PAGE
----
The fight against sexual abuse of children on the Internet is an international matter and the National Police of the Netherlands have joined the international platform of countries, investigative services and other parties, in the fight against child abuse. This is why Ivo Opstelten, the Dutch Minister of Security and Justice, visited the United States Sept. 30 for the Second Ministerial Conference of the Global Alliance Against Child Sexual Abuse Online, held in Washington, D.C.
During the conference, more countries joined the alliance, which was founded at the initiative of the European Union and the United States in Brussels, two years ago. The Netherlands joined the alliance from the start and presently, more than 50 countries worldwide collaborate to identify, help and protect victims of child pornography on the Internet. These countries are committed to increasing efforts to investigate and prosecute offenders. The general public should also be aware of sexual abuse of children on the Internet, and the availability of child pornographic images and videos must be curbed.
Minister Opstelten will also open the biannual conference of the Virtual Global Taskforce (VGT) held Nov. 5 in the Netherlands. The theme of the conference will be the fight against child sex tourism and live streaming, in other words, abuse by means of webcams.
In the National Police Security Agenda for 2015-2018, Minister Opstelten announced that the investigation and prosecution of child pornography and child sex tourism will be given more emphasis. Child pornography cases have a major impact on global societies. Partly as a result of the digitization of society, the extent of the problem is growing, and it does not stop at borders. The abuse that is the source of child pornographic images is increasingly taking place through remote Internet connections and webcams. Mr Opstelten said he is pleased that more and more countries unite in the struggle against the sexual abuse of children.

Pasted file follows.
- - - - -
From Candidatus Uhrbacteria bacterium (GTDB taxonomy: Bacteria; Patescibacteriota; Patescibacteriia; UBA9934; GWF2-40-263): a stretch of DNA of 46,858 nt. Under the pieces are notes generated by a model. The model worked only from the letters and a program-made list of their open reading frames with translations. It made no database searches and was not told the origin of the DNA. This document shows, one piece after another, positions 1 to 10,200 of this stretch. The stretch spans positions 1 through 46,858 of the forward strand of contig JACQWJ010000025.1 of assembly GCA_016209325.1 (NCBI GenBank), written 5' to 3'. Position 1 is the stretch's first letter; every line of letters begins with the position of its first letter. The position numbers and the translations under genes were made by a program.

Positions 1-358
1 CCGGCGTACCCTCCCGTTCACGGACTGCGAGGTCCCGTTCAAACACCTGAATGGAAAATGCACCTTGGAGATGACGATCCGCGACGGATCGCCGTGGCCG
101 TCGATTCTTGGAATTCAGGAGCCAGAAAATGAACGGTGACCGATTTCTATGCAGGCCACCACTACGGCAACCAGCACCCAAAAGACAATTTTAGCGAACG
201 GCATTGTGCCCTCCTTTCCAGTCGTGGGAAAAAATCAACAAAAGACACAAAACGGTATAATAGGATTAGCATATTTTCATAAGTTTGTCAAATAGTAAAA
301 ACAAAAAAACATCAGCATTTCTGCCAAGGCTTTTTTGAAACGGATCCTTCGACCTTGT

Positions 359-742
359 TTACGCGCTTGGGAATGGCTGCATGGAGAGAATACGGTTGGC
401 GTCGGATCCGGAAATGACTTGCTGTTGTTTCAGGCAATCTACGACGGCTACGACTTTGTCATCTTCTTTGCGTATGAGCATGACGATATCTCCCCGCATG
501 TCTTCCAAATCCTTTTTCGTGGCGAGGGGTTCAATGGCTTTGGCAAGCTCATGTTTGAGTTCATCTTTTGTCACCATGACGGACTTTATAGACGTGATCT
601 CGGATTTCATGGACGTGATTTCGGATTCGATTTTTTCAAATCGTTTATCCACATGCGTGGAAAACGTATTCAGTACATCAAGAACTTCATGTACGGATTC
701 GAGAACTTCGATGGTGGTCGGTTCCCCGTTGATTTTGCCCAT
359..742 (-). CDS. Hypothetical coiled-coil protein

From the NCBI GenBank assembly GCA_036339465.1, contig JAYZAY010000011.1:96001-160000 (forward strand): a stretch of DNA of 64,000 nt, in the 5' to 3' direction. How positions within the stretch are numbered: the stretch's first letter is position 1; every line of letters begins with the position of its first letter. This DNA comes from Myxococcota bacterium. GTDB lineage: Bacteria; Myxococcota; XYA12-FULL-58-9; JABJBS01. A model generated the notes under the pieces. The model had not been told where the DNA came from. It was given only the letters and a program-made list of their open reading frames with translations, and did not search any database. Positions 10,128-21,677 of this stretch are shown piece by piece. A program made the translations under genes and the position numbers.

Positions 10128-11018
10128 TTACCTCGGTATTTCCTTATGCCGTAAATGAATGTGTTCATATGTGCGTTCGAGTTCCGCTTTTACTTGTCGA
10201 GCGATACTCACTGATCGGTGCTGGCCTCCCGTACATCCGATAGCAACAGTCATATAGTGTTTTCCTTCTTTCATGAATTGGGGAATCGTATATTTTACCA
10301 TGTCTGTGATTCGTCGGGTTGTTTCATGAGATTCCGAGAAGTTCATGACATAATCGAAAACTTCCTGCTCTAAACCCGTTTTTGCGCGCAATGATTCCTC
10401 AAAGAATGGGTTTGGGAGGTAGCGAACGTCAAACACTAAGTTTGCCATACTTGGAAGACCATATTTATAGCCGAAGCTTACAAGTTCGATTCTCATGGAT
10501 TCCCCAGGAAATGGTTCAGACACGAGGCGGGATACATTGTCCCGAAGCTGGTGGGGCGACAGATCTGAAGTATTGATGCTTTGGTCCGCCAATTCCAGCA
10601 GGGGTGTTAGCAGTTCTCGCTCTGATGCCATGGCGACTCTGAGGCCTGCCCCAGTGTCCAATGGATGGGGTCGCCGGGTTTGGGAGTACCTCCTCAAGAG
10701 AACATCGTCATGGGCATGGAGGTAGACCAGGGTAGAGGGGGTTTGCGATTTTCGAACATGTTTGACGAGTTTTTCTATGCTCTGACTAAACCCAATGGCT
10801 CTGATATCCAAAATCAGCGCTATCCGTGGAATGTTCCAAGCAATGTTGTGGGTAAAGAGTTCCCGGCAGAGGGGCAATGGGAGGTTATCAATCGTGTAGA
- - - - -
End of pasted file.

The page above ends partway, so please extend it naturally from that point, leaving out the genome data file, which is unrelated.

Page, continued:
By joining the VGT, the National Police aim to intensify the fight against child sexual abuse. Minister Opstelten said the police are improving their ability to report suspects of child pornography to the Netherlands Public Prosecution Service with 568 suspects reported in 2013, almost 20 percent more than in 2010. Minister Opstelten added that the current goal is for the number of interventions by police to increase to 700 in 2018, with the focus shifting to more serious cases. This means tackling the real abusers and producers of child pornography, in addition to those who download it.
Another important aspect is the fight against child sex tourism: people committing sexual abuse of children abroad, with Minister Opstelten stating that he will work to tighten legislation even further. For instance, penalization should be extended to include a certain form of abuse without physical contact, known as ‘grooming.’ Collaboration will be enhanced through extra police liaisons, and through coordination with the corporate sector (for instance, the travel industry) and nongovernmental organizations (NGOs) in regions with an increased risk of child abuse, such as Southeast Asia and South America. Collaborative pilot projects between the police and NGOs have already been set up in the Philippines and Thailand. The police and the NGOs also collaborate to increase awareness of the possibilities of screening Dutch volunteers and staff of child aid organisations in non-EU countries.